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Thai Fruit Dip Recipe


Fresh fruit is abundant in Thailand and is typically eaten as a snack. A favourite thing is to dip the pieces of fresh fruit in this dip.

4 tsp phom prik ki nu (ground dried red birdseye chiles)
4 tsp sugar
1 tsp salt

Try it to add zip to Apples, Asian Pear, bananas, plums, grapefruit, pomello, or Pears... superb with mangoes and melons. For very sweet fruits such as oranges and pineapple increase the amount of salt.

There are many fruits in Thailand that are rarely seen outside SE Asia while many are routinely shipped to Australia, the US, other parts of Asia and europe. Some below ewill b familia to you others may not be so common.

One that is popular all overt the world is the banana, but in Thailand there are over 40 varieties of bananas from tiny finger bananas to large ones used in deep frying.

Banana :
You can eat fresh as a fruit or add syrup & deep fry with a coating of flour as a dessert. There are 3 different kinds; Kluy Hom, Kluey Nam Wah, Kluey Khai all different in size and flavor.
Season : All year round

This is one of my favourite Thai fruits.

Custard Apple :
With the help of both hands, gently squeeze to open the fruit & enjoy the very soft & sweet taste of the meat with a spoon. Watch out for the seed in every particle.
Season : June to August

One fruit that you always think of when you think of Thailand is the coconut.

Coconut :
With a straw you can sip straight from the shell the natural & healthy fresh fruit juice. Then scrape out with a spoon the soft white flesh from inside the shell. You may need an expert to open the coconut for you. There's an art to making a hole in the top portion of the fruit with a hatchet to get the juice & flesh.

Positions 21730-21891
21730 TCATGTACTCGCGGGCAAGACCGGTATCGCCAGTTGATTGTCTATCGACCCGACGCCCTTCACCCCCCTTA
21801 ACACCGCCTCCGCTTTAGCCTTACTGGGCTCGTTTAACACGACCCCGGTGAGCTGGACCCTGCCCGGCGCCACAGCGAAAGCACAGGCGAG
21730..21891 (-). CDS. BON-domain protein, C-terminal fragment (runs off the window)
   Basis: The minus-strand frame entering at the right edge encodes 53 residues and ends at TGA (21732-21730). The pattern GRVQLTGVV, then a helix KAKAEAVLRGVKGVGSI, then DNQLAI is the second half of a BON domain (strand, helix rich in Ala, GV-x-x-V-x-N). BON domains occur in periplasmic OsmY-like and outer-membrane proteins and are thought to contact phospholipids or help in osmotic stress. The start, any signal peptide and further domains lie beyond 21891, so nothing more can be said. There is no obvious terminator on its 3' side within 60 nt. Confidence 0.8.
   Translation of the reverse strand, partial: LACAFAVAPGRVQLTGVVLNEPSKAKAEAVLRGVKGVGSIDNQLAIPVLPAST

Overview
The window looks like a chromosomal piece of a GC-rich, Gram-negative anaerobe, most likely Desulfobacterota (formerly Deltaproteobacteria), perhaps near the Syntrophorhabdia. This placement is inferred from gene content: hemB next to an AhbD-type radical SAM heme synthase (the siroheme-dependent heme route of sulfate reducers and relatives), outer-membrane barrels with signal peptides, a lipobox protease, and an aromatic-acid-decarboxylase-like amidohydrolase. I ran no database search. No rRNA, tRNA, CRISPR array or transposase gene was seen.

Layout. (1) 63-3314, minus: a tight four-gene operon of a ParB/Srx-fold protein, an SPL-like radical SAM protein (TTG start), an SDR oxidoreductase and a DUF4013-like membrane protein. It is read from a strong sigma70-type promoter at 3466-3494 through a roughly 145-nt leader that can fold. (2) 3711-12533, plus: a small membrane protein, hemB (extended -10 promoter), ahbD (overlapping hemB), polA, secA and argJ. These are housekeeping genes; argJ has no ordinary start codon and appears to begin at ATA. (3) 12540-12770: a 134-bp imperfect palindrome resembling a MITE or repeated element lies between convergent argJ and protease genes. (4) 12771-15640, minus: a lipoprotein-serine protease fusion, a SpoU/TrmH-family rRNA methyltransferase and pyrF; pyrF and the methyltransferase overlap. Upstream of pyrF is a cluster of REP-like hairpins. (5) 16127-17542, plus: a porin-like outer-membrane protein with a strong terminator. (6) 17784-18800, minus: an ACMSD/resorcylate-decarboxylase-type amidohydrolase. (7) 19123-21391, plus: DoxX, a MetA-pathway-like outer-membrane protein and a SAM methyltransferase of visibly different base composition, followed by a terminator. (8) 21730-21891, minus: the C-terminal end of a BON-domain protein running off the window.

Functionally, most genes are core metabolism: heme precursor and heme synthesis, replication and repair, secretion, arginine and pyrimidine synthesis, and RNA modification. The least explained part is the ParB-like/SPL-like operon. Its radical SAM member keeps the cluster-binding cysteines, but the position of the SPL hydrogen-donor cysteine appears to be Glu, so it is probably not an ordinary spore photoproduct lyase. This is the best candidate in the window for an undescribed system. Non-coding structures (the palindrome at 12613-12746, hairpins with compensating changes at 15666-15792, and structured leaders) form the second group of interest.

Season : all year round.

Longon :
The dark brown & very thin shell is easily cracked by a squeeze between thumb & forefinger. Every bite of translucent meat is delightful with sweet taste & juice. Watch out for the hard stone. Grown in the North of Thailand.
Season : May to July

Lychee :
Peel a way the reddish skin with your thumb nail & let the sweet & sour taste of the fruit dry up your thirst. Watch out for the stone.
Season : April to May

Papaya :
Refreshing & very rich in Flavor. Try a slice of ripe papaya with a squeeze of lemon or lime juice. You can also eat unripe papaya as Thai salad with a lot of ingredients.
Season : All year round.

Pineapple :
Pineapple is very rich in flavor & vitamin C . You will find the taste of Phuket pineapple is special-meat is pale in color, a lot more crispy, Not to juice or sweet, However, you will enjoy the difference with a pinch of salt to smooth the taste. The only pineapple where you can eat the core.
Season : all year round.

Rambutan :
This kind of fruit with a hairy red rubbery shell is very well know in Thailand & other Asian countries. The flavored meat is a must to try . Slightly cut round the middle with a knife to remove shell and then cut the meat to remove the seed.
Season : May to July.

Roseapple :
With the different varieties of Rose Apple ; some have bright green skin some have pink skin. They are different in sizes ,although they all have white interior & the same flavor. cut in half-remove seeds. Add sugar & salt to bring out the flavor.
Season : March to May

This next fruit is another favourite of mine, but you must be careful as the shell stains badly!

Mangosteen :
Gently cut about 0.5 inch deep around the middle. Remove the top portion & you will find the pure white flesh underneath the thick skin.
Season : June to October.

And this last fruit is quite famous. There are signs in most Thai hotels saying Durian forbidden. This precaution is due to the smell-which some liken to a cross between dirty gym socks and Linberger cheese on a hot day.

Durian :
Itís an oval, spiny and thorny shaped fruit, grown only in this part of the world. Known for its unpleasant odor yet itís consider the king of fruits. The sweet creamy texture make it irresistible to your taste buds. Health conscious people seek it for its energy preserving elements.
Season : May to July
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Content copyright © 2014 by Mary-Anne Durkee. All rights reserved.
This content was written by Mary-Anne Durkee. If you wish to use this content in any manner, you need written permission. Contact Mary-Anne Durkee for details.

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